The major measles contact tracing effort at Albany Senior High School, of approximately 900 students and 100 staff, continues to progress well, with further immunity testing of staff happening at pace. No new cases have been confirmed to date.
Auckland Regional Public Health Service is continuing to work closely to support the school and the community. We are working as quickly as possible to test staff who may not be immune and to complete contact tracing for students and staff, with a focus on supporting the school to reopen safely as soon as is possible.
A pop-up testing centre was set-up in Massey this morning to carry out testing of staff who do not have records of immunity. These samples are being prioritised for processing by laboratories, to speed up public health immunity checks and ensure staff can be cleared to leave quarantine if it is safe to do so.
Confirming staff immunity takes time and will continue over the weekend. Albany Senior High School will keep parents updated on whether the school opens on Monday for in-person learning or continues online.
Because measles is such a serious and highly infectious virus, all vaccination records have to be verified and blood tests processed before deciding who is immune, for those born after the 1st of Jan 1969. Students and staff who do not have evidence of vaccination or immunity to measles will need to stay at home in quarantine over the weekend or until public health staff contact them and confirm they can leave.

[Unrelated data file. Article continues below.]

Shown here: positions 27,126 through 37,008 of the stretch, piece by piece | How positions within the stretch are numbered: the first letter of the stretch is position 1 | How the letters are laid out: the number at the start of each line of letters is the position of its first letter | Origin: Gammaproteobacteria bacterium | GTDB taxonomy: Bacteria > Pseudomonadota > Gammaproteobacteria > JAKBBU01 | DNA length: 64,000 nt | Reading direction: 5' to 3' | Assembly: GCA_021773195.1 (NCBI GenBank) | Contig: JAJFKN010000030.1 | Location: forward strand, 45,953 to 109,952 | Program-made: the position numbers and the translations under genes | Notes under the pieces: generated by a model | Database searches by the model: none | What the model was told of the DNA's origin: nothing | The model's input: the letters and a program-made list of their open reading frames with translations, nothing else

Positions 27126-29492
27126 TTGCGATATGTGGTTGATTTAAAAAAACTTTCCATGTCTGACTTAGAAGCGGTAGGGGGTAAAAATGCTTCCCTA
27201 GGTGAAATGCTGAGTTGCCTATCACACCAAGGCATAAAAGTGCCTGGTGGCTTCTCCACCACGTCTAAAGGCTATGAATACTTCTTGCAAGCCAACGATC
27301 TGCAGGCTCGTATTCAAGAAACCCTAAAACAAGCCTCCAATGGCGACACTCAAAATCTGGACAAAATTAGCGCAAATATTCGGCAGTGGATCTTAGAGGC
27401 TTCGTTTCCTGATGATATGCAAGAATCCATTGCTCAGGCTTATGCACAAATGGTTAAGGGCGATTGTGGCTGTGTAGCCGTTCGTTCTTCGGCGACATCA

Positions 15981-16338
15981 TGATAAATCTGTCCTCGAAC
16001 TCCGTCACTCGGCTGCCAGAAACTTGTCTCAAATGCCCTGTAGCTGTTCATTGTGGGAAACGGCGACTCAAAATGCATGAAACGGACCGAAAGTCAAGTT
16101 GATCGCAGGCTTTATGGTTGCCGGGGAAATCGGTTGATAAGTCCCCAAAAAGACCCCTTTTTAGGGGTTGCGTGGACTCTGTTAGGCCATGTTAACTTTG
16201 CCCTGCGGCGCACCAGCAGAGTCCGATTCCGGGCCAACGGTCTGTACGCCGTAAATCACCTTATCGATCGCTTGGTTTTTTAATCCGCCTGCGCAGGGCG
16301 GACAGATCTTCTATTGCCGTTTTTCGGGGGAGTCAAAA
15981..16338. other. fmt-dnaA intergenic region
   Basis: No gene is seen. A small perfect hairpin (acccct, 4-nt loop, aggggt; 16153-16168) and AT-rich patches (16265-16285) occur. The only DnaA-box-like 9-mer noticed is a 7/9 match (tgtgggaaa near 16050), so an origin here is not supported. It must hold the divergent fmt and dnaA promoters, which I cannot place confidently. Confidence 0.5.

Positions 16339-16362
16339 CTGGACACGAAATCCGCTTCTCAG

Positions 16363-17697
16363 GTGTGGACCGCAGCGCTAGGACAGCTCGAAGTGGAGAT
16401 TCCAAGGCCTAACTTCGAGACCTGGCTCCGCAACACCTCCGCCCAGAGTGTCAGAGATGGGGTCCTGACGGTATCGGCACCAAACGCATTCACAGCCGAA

“We appreciate the patience of everyone in the Albany Senior High School community” says Dr William Rainger, Interim Clinical Director at National Public Health Service. “Public health is working to assess individual immunity as quickly as possible, however this is a significant undertaking.”
No new cases from the school or the wider community have been identified so far. This means there are currently still two confirmed cases – a student at the school and a household contact who recently travelled overseas.
Measles vaccination urged
We are continuing to strongly encourage everyone who is elibile for two doses of the MMR vaccine to get themselves and any eligible children immunised.
The MMR vaccine is offered to tamariki on the schedule at 12 months and 15 months.
For those who missed out on their MMR immunisations, it’s free for everyone under 18 years old – it does not matter what your visa or citizenship status is. This includes visitors to Aotearoa New Zealand.
For people over 18 years old, the MMR vaccine is free if you’re a resident, or eligible for free healthcare in New Zealand. Adults born before 1969 are not able to have an MMR vaccine.
Contact your usual doctor, nurse, or healthcare provider to book an appointment. People over 3 years old can get an MMR vaccine at lots of pharmacies. You can search for one near you on Healthpoint: https://www.healthpoint.co.nz/immunisation/?serviceSubtype=im%3Ac3be1faa-0643-4647-b761-10b197f603ee&accessOptions=anyone